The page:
How does health insurance work in terms of payment?




Let's say there's a family, and there's three different prescriptions for different medications within the family. Let's say the Dad is paying for health insurance. Do you just pay for health insurance once, when you register for it? Do you pay $20 monthly? Does the price you pay go up when you add more medications? I'm confused.

asked Aug 23 '12 at 14:51 Rayna Morelen New member

1 answer




When you get health insurance, there is what is called a premium. This is the amount you pay on a scheduled basis. For instance, if you get insurance through your employer, you would pay your part of the premium each payday.

If you pay your premiums on time, you get to keep your insurance. Now, when you use your insurance, there is what is called a deductible. This is an amount of money you must spend before the insurance starts paying anything. A typical deductible might be $250/year for the policy holder and $500/year for the family. So, if your dad had the policy and went to get a prescription, if it was his first prescription of the year and it cost $100, he would pay $100. Every time he used stuff under the plan, he would pay everything until he hit the $250 deductible, then the insurance would kick in. (the same goes for the family coverage, until the $500 was met by everybody in total - not separately - you would pay 100%).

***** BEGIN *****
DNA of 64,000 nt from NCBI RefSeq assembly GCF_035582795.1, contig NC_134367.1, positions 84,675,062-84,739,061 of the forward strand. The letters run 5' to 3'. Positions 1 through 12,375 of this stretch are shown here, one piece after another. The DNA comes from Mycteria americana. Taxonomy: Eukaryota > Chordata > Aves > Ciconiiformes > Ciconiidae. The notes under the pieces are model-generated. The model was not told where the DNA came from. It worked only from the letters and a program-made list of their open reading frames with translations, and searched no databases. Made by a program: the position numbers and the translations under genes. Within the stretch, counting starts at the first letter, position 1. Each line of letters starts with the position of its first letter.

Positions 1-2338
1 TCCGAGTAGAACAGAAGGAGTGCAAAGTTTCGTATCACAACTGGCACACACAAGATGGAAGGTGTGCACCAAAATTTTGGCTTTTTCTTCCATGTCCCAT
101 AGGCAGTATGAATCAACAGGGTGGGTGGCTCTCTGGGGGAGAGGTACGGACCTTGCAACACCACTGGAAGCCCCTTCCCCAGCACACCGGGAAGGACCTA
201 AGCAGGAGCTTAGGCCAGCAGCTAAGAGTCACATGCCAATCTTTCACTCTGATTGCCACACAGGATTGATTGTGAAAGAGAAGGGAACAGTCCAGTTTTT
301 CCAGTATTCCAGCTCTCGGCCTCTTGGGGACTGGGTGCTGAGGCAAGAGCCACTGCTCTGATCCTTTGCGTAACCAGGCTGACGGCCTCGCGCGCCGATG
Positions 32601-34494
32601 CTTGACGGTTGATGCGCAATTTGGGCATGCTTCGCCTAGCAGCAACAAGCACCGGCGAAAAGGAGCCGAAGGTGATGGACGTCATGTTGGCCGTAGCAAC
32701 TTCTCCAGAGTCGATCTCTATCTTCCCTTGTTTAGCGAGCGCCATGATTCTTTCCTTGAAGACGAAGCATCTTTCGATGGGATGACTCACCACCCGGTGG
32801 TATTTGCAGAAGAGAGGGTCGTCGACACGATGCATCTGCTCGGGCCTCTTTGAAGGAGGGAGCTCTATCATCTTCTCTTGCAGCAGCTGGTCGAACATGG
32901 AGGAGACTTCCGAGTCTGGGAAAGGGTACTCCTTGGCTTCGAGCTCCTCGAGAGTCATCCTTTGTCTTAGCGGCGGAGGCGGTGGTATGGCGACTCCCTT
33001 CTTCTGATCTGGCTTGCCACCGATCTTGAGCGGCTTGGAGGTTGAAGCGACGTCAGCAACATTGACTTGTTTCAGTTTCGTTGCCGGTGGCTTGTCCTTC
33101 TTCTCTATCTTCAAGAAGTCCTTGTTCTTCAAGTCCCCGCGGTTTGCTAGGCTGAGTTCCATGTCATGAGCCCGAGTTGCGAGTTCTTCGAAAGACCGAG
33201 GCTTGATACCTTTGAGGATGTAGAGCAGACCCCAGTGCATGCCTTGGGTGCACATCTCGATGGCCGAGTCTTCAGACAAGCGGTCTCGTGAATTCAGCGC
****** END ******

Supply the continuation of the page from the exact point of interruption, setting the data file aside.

link comment answered Aug 25 '12 at 05:47 Chae Croney New member

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